## Saturday, July 20, 2013

### Good Problems: Geometric Construction

I enjoy the problems posted on the Five Triangles blog. It says they're appropriate for grades 6 to 8, but they are often hard enough to make me sweat a bit. This particular problem demanded to be solved, and made me sweat more than most.

When I finally got a chance to look it over carefully, my first response was bewilderment. Then I had a few ideas, got out paper and pen, and drew some lines in. I was stuck again, but when I stated my new simpler problem carefully, and drew a new picture for it, I got it. To check, I used geogebra to construct it with just points, lines, and circles.

Playing with these problems makes me want to teach a geometry course.

1. Is it cheating to use a corner of a piece of paper to do it? They both have to be 45 degrees right? So splitting the difference is easier using the right angle of a corner of paper and making both sides of the paper touch points A and B.

2. Will that make both angles be 45 degrees? I think if it slides around, they could be different values. But I like your creative thinking.

Also, the way the picture is drawn, your assumption seems reasonable, but I think the idea is to find a way to do it even if the angles aren't 45 degrees. If you imagine A and B coming straight down, so they're a lot closer to the line, then the angles won't look like 45 degrees. There's still a way to do it.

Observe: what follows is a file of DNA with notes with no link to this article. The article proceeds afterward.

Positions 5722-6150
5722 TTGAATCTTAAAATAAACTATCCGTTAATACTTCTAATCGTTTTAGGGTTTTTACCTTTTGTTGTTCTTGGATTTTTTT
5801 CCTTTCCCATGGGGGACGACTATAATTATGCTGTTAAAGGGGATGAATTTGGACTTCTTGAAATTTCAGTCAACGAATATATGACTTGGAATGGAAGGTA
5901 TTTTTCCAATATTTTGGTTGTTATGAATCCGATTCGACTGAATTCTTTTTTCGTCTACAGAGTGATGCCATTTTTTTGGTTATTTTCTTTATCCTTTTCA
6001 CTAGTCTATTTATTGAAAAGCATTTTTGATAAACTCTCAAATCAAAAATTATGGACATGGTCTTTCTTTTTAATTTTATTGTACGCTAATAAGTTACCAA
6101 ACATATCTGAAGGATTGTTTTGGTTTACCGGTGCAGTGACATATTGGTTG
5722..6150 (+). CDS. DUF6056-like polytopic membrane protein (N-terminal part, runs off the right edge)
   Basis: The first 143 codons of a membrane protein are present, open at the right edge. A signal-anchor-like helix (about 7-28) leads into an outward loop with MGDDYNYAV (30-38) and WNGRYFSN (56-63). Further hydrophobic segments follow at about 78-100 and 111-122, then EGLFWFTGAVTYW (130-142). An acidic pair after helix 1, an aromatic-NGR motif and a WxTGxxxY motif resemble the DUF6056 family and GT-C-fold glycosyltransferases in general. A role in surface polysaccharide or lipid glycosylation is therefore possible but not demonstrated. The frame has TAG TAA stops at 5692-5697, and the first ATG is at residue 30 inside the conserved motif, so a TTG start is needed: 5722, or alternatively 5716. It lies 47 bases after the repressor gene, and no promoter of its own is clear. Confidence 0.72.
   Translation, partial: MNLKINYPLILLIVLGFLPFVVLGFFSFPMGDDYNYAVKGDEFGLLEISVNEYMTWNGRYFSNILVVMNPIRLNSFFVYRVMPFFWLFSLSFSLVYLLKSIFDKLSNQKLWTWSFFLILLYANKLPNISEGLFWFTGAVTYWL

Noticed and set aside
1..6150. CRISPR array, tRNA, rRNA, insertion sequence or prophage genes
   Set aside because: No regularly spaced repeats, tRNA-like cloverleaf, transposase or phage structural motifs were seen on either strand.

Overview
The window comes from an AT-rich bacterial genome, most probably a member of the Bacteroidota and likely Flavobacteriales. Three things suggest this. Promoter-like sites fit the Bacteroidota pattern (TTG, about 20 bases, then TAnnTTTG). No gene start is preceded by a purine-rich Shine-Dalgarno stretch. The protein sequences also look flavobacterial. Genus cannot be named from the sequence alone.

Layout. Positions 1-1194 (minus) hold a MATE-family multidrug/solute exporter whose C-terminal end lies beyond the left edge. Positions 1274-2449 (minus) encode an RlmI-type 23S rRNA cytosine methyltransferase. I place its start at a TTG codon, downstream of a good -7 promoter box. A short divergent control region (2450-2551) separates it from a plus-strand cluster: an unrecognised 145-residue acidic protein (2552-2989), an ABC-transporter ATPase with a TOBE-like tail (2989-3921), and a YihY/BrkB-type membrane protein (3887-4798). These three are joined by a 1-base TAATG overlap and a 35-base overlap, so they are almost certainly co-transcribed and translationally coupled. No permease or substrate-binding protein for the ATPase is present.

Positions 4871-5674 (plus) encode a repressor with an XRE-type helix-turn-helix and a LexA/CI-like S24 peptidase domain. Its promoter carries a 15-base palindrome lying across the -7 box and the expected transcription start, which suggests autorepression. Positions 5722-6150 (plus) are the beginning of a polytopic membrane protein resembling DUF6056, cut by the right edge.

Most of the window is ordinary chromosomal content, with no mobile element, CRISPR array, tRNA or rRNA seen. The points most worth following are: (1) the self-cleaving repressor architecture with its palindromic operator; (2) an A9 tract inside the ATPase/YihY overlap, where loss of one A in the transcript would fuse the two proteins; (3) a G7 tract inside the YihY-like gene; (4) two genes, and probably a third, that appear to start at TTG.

3. Ah, ok, I found one correct answer visually, but now I need a formal answer.

4. I know one technique, using vertical angles. I'm not sure if there's an easier way.

As for the angles, here's an easy way to see that they don't have to be 45 degrees: imagine moving the two dots horizontally, either very close to each other or very far apart. In the first case, the angles would approach 90 degrees, while in the second case, the angles would get smaller the farther you moved the dots.

5. As the posers of this problem, we can offer some background (but not hints...heh) about this construction, and constructions in general, summarized here: